The conclusion comes in The Battle of the Five Armies; a story filled with overdone action scenes with far too much cgi, fights which last far past the point they were cool anymore, and filler material galore.  Sure, there were touching moments like Bilbo’s emotional struggle to deal with Thorin’s growing gold lust and their final farewell, but from the dragon’s too brief appearance to a battle which was way over-the-top, the film mostly jettisoned the emotional aspects of Tolkien’s simple story for a huge adrenaline rush, thereby losing most of the simple charm of the book.  All of which means it shouldn’t come as a surprise when I say my favorite part of this whole film is the last few minutes which is basically a set up for LoTR: The Fellowship of the Ring.

So how would I sum up my new feelings about these movies?  A lost opportunity.

At least for me, this film trilogy started off on the right foot, sticking with the source material, adding some cool new plots and characters, and delivering a movie which looked and felt like The Hobbit.  If only Peter Jackson and company had kept that same pattern going, not added unnecessary cgi filled fight scenes, and endless action but focused on the characters, their relationships, and the emotional nature of this children’s tale I feel like The Desolation of Smaug and The Battle of the Five Armies could have rivaled The Two Towers and The Return of the King in my heart.  As it stands, these movies are fine for killing some time trying to entertain a sick, bored pre-teen but not something I’m very likely to revisit anytime soon — though I do dearly love the beginning of An Unexpected Journey where Bilbo finds his home invaded by dwarfs.

little-boy-dwarves

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7 Responses to THE HOBBIT MOVIES REVISITED

  1. feeroberts64 says:

    I’m rereading all of Tolkien’s work now. So enjoyable.

    Liked by 1 person

  2. H.P. says:

    I finally watched all of these when I did my big Tolkien 101 series over the summer. The first one is definitely the best, and they only get worse from there.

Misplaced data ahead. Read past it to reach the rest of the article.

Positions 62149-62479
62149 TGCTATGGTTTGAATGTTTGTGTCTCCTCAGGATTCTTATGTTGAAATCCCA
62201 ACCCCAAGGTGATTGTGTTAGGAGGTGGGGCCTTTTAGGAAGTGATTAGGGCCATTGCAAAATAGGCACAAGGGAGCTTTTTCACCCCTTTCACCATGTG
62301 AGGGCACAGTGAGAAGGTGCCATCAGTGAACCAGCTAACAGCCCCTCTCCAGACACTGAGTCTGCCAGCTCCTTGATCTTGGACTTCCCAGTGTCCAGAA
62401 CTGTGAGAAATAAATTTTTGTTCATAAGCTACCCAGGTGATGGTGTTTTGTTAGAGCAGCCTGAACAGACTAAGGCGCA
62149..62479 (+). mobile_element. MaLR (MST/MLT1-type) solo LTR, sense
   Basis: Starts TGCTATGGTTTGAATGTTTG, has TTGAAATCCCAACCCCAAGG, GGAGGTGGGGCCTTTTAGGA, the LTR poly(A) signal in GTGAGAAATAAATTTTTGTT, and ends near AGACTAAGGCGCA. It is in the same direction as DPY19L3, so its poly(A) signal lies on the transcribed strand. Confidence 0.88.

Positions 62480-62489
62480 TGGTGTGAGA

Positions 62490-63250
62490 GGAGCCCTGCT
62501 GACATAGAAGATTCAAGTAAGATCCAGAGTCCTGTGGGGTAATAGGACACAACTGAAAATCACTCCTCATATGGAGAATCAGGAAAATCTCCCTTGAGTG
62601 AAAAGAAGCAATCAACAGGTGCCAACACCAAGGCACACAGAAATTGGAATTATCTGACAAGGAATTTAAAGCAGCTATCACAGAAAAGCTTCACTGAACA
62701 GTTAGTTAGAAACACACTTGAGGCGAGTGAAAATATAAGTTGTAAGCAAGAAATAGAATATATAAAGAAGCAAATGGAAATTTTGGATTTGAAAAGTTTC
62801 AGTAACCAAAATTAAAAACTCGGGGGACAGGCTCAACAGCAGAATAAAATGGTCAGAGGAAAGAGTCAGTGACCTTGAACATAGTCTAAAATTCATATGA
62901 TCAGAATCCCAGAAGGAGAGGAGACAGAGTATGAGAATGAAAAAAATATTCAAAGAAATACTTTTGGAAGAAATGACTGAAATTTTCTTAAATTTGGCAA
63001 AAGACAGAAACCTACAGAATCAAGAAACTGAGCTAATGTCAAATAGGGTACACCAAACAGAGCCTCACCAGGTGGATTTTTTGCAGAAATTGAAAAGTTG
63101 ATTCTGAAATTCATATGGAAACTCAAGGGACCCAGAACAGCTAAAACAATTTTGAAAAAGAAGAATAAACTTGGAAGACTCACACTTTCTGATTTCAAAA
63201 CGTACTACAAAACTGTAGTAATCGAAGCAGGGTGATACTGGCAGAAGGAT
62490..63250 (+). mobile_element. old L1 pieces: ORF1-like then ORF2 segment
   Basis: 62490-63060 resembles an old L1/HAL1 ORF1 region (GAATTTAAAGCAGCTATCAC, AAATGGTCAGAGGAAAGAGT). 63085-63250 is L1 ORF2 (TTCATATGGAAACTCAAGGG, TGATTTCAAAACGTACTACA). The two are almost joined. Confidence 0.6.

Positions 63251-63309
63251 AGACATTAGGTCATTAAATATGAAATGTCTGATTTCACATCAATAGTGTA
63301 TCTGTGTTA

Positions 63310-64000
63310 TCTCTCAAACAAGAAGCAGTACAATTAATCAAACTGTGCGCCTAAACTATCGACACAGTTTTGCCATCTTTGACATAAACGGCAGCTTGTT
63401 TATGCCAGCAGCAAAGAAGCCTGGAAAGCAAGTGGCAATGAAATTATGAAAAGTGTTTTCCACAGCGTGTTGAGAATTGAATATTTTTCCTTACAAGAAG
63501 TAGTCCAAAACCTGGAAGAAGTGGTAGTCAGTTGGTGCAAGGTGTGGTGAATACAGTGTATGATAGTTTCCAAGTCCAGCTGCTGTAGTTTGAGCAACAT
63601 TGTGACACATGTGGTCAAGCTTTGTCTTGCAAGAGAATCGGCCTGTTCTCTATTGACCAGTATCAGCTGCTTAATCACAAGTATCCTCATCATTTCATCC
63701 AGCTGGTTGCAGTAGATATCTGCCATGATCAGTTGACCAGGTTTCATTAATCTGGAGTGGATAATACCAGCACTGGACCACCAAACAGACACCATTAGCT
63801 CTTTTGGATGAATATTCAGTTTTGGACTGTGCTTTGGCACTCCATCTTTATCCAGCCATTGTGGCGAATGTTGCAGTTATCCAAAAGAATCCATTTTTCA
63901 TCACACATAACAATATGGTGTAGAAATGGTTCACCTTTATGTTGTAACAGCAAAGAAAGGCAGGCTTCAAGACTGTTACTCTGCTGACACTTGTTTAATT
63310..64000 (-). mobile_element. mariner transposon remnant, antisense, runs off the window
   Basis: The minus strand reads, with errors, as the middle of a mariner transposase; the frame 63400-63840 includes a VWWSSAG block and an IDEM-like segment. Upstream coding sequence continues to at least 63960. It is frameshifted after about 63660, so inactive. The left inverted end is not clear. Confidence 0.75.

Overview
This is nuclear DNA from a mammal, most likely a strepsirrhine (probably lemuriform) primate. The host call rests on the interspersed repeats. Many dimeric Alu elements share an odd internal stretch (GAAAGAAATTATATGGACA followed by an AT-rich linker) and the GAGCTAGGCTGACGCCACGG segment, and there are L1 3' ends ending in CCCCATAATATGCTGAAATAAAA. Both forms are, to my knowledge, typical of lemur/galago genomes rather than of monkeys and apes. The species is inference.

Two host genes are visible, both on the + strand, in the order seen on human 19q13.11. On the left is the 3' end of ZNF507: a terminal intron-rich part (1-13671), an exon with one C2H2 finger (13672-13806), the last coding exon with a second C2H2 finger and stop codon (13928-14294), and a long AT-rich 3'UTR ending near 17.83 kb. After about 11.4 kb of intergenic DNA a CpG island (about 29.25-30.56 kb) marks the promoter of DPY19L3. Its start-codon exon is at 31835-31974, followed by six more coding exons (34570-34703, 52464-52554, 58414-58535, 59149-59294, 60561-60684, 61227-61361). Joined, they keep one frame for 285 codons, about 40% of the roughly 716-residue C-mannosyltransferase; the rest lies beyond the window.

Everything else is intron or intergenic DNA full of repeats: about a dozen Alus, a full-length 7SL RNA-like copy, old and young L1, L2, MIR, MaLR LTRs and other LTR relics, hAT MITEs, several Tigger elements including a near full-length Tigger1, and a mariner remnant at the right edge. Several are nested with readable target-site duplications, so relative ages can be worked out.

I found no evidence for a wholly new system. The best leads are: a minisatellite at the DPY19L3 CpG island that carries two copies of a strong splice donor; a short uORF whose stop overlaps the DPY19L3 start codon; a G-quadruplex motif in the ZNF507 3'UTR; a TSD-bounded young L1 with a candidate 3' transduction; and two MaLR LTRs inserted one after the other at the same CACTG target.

2019 is the year I finally finish the Silmarillion.

    Liked by 1 person

  3. I thought the first film was very underwhelming, at least once we’ve had the Misty Mountains song. The second was completely forgettable other than Smaug, and even Smaug wasn’t that great. Oh, and the computer game barrel chase, but that was memorable for the wrong reasons. After that, I didn’t even bother watching the third.

    The problem with the idea that the second and third films could be good if the director hadn’t stuffed them with pointlessly elongated CGI action scenes, is that if it weren’t for the pointlessly elongated CGI action scenes, the second and third films wouldn’t even have existed.

    The underlying problem with the Hobbit “trilogy” is that the story has enough content for approximately one film. I can understand how a director MIGHT feel that there’s slightly too much for one film, particularly if they didn’t want to test the audience’s patience with a three-hour film, and how a director might decide that, expanding this or filling in that, they might stretch the plot out over two relatively short films. A total runtime anywhere between, say 100 and 200 minutes could make sense.

    But no sane person has ever read the Hobbit and said “this story requires 474 minutes (basically EIGHT HOURS!) to tell even adequately, and even then a director’s cut of 535 minutes (NINE HOURS!) would be better”.

    It’s ridiculous. Kubrick gave us the entire life story of Barry Lyndon in 185 minutes, and that felt languid. A couple of years ago we got a TV adaptation of the whole of War and Peace, a novel nearly ten times longer than The Hobbit, and that only took 379 minutes. How can anyone read The Hobbit, a short adventure novel for children, and think that adapting it will require 50% more runtime than adapting War and Peace?!?

    It’s longer than HBO’s entire life history of John Adams (they get through the whole War of Independence in 90 minutes and it doesn’t feel rushed). The director’s cut is nearly as long as the whole of Band of Brothers.

    It’s just ridiculous. Jackson could have made one fun, streamlined film… or perhaps two, sprawling, detailed films. But three colossal films…? It’s just beyond the capacity of the source material to bear.

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  4. Like you, I never felt the need to revisit the Hobbit movies, even though I own all three of them on DVD. While I still rewatch some favorite passages of the LOTR trilogy and when I chance on it on TV (for example a movie channel did a marathon around Christmas) I always stop my channel surfing and watch, but I never felt this need with the Hobbit. Apart from the added filler that was needed – as Vacuouswastrel correctly pointed out – to transform a small book into a three-movie script, the Hobbit suffers from Peter Jackson’s desire to indulge his need for theatrics, that can be fun once or twice but becomes annoying if repeated too often. He showed symptoms of it in the making of the LOTR, but back then it was more contained, while here he seems to have abandoned all restraints, and a more… intimate story, as the Hobbit is, needed that restraint much more than the big epic that is the LOTR.

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  5. Reblogged this on Archer's Aim and commented:
    Couldn’t agree more with this post. The last two movies strayed to far and should have been one movie. Seeing Smaug was the highlight.

    Like